Amidst several emerging challenges including crime and terror threats, experts have called for the use of Artificial Intelligence (AI) in managing security of the country.
Speaking during a stakeholders’ meeting in Kampala, the experts argued that with the ever-changing face of crime, it is high time Uganda turned to use of new technology.
“For example, Artificial Intelligence can be used in cyber security to quickly analyze millions of events and identify many different types of threats. AI helps to develop a holistic and robust model, efficient at detecting and preventing cyber-attacks in real-time, resisting novel cybercrime and increasing the competence of cyber security teams,” said Demus Nahurira, a solution engineer at Dahua Technology, a company that deals in video surveillance equipment and advanced security technology.
The UK government recently issued an alert in which they said terrorists are planning to attack Uganda, a move that has thrown Ugandans in panic.
However, according to experts, in such moments, use of AI comes in handy.
“The concept of smart buildings and smart homes comes in here. You can have face recognition equipment at the entrance of buildings that they identify all people accessing the building that in case of any incident, the image is put in the system to analyse it. You can as well blacklist individuals and vehicles from accessing certain facilities,” Nahurira says.
“The use of alarms can be of great use to security management which can be synchronized in the system that you can track the building or home from wherever you may be. The traditional systems use infra-red that if it is raining or windy, you get a false alarm and any movement causes an alarm. Here, Dahua comes in an provides AI which filters and focuses on vehicles and people. In case any of these come near the system, the alarm goes off.”
According to Isaac Rukanda,the director at Detail Protection Services, AI can also come in handy to manage large crowds that would ordinarily require security personnel to deployed in large numbers.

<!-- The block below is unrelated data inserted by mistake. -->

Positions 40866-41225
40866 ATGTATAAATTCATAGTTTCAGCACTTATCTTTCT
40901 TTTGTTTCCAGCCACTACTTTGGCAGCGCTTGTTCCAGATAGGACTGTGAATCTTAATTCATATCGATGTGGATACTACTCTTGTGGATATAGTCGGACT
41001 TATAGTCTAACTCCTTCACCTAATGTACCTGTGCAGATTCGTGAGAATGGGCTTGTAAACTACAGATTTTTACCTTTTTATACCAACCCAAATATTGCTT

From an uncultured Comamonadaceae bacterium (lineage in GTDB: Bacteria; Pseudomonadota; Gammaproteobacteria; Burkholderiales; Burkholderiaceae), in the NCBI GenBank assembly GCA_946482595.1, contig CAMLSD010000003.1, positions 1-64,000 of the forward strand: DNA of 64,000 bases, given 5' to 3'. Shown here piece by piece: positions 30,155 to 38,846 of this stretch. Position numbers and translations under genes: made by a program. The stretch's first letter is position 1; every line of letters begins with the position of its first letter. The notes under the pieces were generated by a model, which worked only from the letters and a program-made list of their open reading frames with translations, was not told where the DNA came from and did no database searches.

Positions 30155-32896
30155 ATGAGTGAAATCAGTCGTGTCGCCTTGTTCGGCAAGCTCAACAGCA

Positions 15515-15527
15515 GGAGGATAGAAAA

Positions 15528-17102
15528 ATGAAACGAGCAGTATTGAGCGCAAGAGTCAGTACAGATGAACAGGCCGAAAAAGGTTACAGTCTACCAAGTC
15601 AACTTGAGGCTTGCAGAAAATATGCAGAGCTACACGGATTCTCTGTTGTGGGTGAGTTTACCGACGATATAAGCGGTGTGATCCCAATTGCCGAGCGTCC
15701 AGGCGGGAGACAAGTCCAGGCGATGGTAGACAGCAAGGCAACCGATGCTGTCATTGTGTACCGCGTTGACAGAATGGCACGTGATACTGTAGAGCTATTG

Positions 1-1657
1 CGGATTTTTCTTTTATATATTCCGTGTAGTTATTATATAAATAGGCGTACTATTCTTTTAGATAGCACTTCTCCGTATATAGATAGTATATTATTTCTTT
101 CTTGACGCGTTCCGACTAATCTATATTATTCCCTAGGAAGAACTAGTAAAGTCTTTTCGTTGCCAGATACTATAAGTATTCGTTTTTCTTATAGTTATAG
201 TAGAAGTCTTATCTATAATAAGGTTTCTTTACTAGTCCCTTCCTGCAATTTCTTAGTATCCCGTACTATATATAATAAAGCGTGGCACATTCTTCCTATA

“You can deploy surveillance equipment for all people attending the public events to detect any unwanted items. We have long range thermal imaging and AI cameras that can detect people with ulterior motives. For example, these AI cameras can detect IEDs or their components and early detection helps avert threats. This requires security agencies like police working with private security companies in providing these services. We can work hand in hand with each other,” Rukanda says.
The experts insisted that it should not be business as usual to wait for incidents to happen and government carries out postmortem but rather be proactive by using technology to avert crime.
“As time moves, security threats evolve and therefore we need advanced security systems that are reliable to deter the threats rather than wait for them to happen and we do postmortem. These systems are available and we can provide these services.”
Superintendent of Police, Bruno Tumwesigye, an ICT expert from the Uganda Police Force couldn’t agree more on use of Artificial Intelligence and modern technology in deterring crime.
“With sophistication of crime, we can no longer ignore the role of Artificial Intelligence. We are soon rolling out Artificial Intelligence CCTV cameras to help in fighting crime basing on the success of the cameras since their installation. We have been able to apprehend criminals using CCTV cameras,” SP Tumwesigye said.
“Between January and now(July), police has been able to solve 5084 cases and among them were mostly those involving cars stolen. All these have been solved by the use of CCTV cameras. This wasn’t the case before the installation of CCTV cameras. For example now if you report a case of car theft, they alert the 999 system, alert the CCTV command centre, the car is blacklisted and the moment it moves anywhere, the first camera to capture it will alert the command centre and teams dispatched to follow it.”
The senior police officer however noted that security is not a preserve of government but rather everyone must be involved.